You don't have to go that crazy to build your own motor. Start doing research and see what it takes. That's what I'm doing, I joined up with rcgroups.com and have ordered a couple small airplane motor kits so I can see what's involved. Then, if I'm still interested, I might just find some stator plates online somewhere...

Good luck.
 

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Discussion Starter · #12 ·
Thanks 1clue for the helpful advice. I am looking at building both a motor and controller so any help is wonderful. I do have more time than money so I am doing as much research as possible. I wish i could get a cross section of some of the nicer AC models, OH WELL. Is there any reading on motor design that you or anyone else can recommend. THere is just too many talented people roaming these forums for there to be so much of a vaccuum for reasonably priced well designed AC systems. Perhaps its condescending attitudes from the likes of Frodus that keep it from happening. THe hub motor is a great idea, but it seems they are jumping a couple of steps. Why not get together and design an AC motor that is well suited like those from metricmind. What do I know, I am just a junior member.:rolleyes:
 

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Buzz,

I'm a n00b too, I just type for a living and so I'm pretty quick at it.

I'm nowhere near ready to design a motor. I started browsing rcgroups.com as I mentioned in the last post, and eventually started posting questions. They have a really good cdrom tricks thread right here:
http://www.rcgroups.com/forums/showthread.php?t=240993

The focus of that site is making models, and the focus of the section I specified is electric motor design and construction. So far, it's easily the best electric motor forum I have found. Most things are focussed on CDROM motors and winding from kits, but there are some truly knowledgeable guys on there who are designing their own stators and machining their own parts, and using numbers to do it.

This might not be the place to learn it all, but it's a good place to start I think. It will let you get your feet wet with a kit, the way I am doing right now. I'm waiting for a gobrushless.com kit to show up, and then I'll start winding motors.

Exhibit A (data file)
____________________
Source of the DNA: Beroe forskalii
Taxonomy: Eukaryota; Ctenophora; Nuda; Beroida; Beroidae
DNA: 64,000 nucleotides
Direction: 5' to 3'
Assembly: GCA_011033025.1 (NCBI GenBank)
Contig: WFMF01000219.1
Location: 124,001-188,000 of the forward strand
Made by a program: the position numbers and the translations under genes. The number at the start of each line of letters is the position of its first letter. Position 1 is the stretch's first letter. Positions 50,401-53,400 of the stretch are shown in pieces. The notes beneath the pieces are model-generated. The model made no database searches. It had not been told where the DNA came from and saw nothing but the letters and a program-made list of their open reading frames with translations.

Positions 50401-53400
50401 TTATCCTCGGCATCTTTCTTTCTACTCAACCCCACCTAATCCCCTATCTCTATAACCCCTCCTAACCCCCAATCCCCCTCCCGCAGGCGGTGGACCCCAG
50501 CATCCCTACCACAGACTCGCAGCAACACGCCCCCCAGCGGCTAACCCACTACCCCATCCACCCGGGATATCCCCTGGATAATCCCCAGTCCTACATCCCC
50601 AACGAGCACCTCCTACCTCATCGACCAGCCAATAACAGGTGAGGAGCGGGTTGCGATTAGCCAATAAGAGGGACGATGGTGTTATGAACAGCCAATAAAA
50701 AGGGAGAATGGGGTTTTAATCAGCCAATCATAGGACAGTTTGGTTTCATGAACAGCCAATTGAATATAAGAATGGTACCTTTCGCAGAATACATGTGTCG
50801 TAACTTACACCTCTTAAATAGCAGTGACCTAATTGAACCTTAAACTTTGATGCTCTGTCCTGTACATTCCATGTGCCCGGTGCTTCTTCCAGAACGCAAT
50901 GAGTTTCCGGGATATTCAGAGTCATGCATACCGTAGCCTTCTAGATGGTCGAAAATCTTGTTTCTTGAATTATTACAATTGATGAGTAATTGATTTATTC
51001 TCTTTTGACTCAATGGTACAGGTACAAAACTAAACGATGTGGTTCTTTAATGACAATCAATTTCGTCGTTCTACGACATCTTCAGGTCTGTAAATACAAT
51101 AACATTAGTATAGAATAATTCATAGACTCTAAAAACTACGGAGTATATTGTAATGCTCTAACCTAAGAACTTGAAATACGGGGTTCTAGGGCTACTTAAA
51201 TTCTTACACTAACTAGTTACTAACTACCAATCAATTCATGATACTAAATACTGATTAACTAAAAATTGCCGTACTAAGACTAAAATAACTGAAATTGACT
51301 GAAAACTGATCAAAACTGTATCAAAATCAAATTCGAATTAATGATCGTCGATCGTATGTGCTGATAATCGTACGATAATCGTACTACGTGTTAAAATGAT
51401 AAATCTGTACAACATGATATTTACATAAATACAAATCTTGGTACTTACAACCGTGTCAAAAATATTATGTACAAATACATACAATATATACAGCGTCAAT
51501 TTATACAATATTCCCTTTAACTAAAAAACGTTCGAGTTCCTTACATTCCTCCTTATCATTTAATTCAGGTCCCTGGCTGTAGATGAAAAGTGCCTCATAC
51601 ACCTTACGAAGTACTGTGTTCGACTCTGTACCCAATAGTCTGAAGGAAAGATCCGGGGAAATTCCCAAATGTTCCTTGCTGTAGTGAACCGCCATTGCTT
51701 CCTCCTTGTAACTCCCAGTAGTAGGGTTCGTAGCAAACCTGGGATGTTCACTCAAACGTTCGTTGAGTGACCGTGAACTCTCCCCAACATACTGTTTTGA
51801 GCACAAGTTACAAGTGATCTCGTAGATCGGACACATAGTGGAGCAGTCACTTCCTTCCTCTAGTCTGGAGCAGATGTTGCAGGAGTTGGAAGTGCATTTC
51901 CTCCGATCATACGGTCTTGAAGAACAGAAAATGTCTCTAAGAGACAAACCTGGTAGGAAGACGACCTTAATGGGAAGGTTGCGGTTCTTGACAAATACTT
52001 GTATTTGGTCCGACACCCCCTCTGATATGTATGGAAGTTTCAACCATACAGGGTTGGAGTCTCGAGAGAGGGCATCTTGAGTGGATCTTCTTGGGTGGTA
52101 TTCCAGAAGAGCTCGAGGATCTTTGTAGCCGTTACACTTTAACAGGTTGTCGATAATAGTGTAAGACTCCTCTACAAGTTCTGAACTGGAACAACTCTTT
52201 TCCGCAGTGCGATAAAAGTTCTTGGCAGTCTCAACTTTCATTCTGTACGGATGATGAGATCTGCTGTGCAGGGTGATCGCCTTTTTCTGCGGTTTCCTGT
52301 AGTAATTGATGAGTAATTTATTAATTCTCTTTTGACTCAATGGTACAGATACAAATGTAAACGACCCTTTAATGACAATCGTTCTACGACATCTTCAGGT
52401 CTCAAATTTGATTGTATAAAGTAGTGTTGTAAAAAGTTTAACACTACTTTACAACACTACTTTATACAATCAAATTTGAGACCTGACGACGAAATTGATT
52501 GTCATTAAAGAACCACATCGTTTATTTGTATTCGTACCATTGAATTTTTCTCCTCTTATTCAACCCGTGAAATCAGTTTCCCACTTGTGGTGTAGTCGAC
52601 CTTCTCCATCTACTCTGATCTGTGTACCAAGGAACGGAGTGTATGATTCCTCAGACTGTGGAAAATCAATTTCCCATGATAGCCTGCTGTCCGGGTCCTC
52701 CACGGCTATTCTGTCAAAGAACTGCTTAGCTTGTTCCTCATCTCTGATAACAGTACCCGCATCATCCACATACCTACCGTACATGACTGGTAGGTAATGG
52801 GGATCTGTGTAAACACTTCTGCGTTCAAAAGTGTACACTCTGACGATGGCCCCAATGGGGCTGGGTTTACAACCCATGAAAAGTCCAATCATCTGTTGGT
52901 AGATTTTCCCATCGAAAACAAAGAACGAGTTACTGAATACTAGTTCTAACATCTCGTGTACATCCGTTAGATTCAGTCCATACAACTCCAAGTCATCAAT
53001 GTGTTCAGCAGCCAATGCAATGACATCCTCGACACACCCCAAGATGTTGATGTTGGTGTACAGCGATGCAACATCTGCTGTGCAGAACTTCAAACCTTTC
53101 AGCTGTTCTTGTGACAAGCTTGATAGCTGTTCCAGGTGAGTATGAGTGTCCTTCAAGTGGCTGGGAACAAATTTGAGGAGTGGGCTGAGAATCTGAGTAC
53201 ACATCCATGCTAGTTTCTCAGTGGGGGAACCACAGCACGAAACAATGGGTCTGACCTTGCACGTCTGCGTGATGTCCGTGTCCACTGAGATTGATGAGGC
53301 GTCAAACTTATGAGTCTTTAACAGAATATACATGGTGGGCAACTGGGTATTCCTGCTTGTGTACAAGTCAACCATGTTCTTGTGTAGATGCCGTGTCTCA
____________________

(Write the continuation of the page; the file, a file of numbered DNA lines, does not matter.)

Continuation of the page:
Regarding netiquette and such, chill out a bit. Some people don't type well, and others don't realize that they come across as a bit unpleasant. They really could be that way, but chances are if you meet somebody who just seemed slightly off, you'd find out it was just a quirk of the way they type.


Back to winding motors, I figured I would start out small and make something I know to be a sound design first. I'll probably wind that one a few times and then put it on a model, and then step up to something a little bigger. A lawn mower or a bicycle maybe. I've heard good things about the possibilities of a ceiling fan motor being rewound as an outrunner.

I agree that the OS thread seems to be skipping some things, but again I don't know enough about it yet to say for sure.
 

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It's called an outrunner, and while it does slow the rpm down a lot it doesn't really increase torque that much.

It's possible to get a whole lot of torque from an outrunner, but not 7x as much, the way it does the speed reduction. The torque is related to the number of magnetic lines of force going through the air gap (that's not quite right, but simpler than I can think to word right now) and the radius of the motor, I think again the air gap is basically what the critical point is.
 

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Discussion Starter · #17 ·
What would it take to rework an industrial ac motor for higher rpm use, assuming that there is an ac controller in place that is able to run the motor at higher frequencies.